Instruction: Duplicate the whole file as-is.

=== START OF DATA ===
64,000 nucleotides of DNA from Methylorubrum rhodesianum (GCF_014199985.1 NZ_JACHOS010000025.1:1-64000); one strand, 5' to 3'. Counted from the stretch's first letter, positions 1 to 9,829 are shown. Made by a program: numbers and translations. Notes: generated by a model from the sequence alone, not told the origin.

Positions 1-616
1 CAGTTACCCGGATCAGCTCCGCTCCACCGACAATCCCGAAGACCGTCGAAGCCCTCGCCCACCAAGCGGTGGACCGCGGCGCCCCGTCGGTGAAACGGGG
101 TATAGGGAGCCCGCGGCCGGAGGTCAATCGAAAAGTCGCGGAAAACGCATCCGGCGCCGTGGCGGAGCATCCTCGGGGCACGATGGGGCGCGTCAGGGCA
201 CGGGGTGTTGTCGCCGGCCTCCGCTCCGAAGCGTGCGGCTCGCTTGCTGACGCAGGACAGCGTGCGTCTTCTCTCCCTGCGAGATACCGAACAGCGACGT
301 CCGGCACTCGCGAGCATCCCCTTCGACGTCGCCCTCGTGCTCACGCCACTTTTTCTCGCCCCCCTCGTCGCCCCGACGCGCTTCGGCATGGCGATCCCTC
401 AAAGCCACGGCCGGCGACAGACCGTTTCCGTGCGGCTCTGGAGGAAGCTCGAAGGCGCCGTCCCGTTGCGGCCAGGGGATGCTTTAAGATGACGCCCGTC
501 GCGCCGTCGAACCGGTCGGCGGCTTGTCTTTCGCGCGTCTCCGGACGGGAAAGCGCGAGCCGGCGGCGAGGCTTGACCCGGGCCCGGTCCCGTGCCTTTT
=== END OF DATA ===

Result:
64,000 nucleotides of DNA from Methylorubrum rhodesianum (GCF_014199985.1 NZ_JACHOS010000025.1:1-64000); one strand, 5' to 3'. Counted from the stretch's first letter, positions 1 to 9,829 are shown. Made by a program: numbers and translations. Notes: generated by a model from the sequence alone, not told the origin.

Positions 1-616
1 CAGTTACCCGGATCAGCTCCGCTCCACCGACAATCCCGAAGACCGTCGAAGCCCTCGCCCACCAAGCGGTGGACCGCGGCGCCCCGTCGGTGAAACGGGG
101 TATAGGGAGCCCGCGGCCGGAGGTCAATCGAAAAGTCGCGGAAAACGCATCCGGCGCCGTGGCGGAGCATCCTCGGGGCACGATGGGGCGCGTCAGGGCA
201 CGGGGTGTTGTCGCCGGCCTCCGCTCCGAAGCGTGCGGCTCGCTTGCTGACGCAGGACAGCGTGCGTCTTCTCTCCCTGCGAGATACCGAACAGCGACGT
301 CCGGCACTCGCGAGCATCCCCTTCGACGTCGCCCTCGTGCTCACGCCACTTTTTCTCGCCCCCCTCGTCGCCCCGACGCGCTTCGGCATGGCGATCCCTC
401 AAAGCCACGGCCGGCGACAGACCGTTTCCGTGCGGCTCTGGAGGAAGCTCGAAGGCGCCGTCCCGTTGCGGCCAGGGGATGCTTTAAGATGACGCCCGTC
501 GCGCCGTCGAACCGGTCGGCGGCTTGTCTTTCGCGCGTCTCCGGACGGGAAAGCGCGAGCCGGCGGCGAGGCTTGACCCGGGCCCGGTCCCGTGCCTTTT